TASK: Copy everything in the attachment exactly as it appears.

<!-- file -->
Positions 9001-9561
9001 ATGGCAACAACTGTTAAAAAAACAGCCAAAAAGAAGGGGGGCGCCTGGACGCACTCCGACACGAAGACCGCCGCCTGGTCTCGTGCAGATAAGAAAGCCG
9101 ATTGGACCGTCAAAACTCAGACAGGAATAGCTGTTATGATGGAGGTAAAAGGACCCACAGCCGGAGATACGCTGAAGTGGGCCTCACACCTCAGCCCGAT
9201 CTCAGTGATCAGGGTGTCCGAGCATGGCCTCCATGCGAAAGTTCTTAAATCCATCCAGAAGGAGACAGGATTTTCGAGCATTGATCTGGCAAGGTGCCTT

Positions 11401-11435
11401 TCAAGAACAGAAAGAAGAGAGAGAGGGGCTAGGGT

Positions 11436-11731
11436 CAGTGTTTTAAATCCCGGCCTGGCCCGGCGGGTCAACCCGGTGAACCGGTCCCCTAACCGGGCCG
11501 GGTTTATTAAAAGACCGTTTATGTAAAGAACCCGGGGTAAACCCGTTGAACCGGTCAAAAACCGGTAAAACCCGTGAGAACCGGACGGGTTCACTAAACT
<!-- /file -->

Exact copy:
Positions 9001-9561
9001 ATGGCAACAACTGTTAAAAAAACAGCCAAAAAGAAGGGGGGCGCCTGGACGCACTCCGACACGAAGACCGCCGCCTGGTCTCGTGCAGATAAGAAAGCCG
9101 ATTGGACCGTCAAAACTCAGACAGGAATAGCTGTTATGATGGAGGTAAAAGGACCCACAGCCGGAGATACGCTGAAGTGGGCCTCACACCTCAGCCCGAT
9201 CTCAGTGATCAGGGTGTCCGAGCATGGCCTCCATGCGAAAGTTCTTAAATCCATCCAGAAGGAGACAGGATTTTCGAGCATTGATCTGGCAAGGTGCCTT

Positions 11401-11435
11401 TCAAGAACAGAAAGAAGAGAGAGAGGGGCTAGGGT

Positions 11436-11731
11436 CAGTGTTTTAAATCCCGGCCTGGCCCGGCGGGTCAACCCGGTGAACCGGTCCCCTAACCGGGCCG
11501 GGTTTATTAAAAGACCGTTTATGTAAAGAACCCGGGGTAAACCCGTTGAACCGGTCAAAAACCGGTAAAACCCGTGAGAACCGGACGGGTTCACTAAACT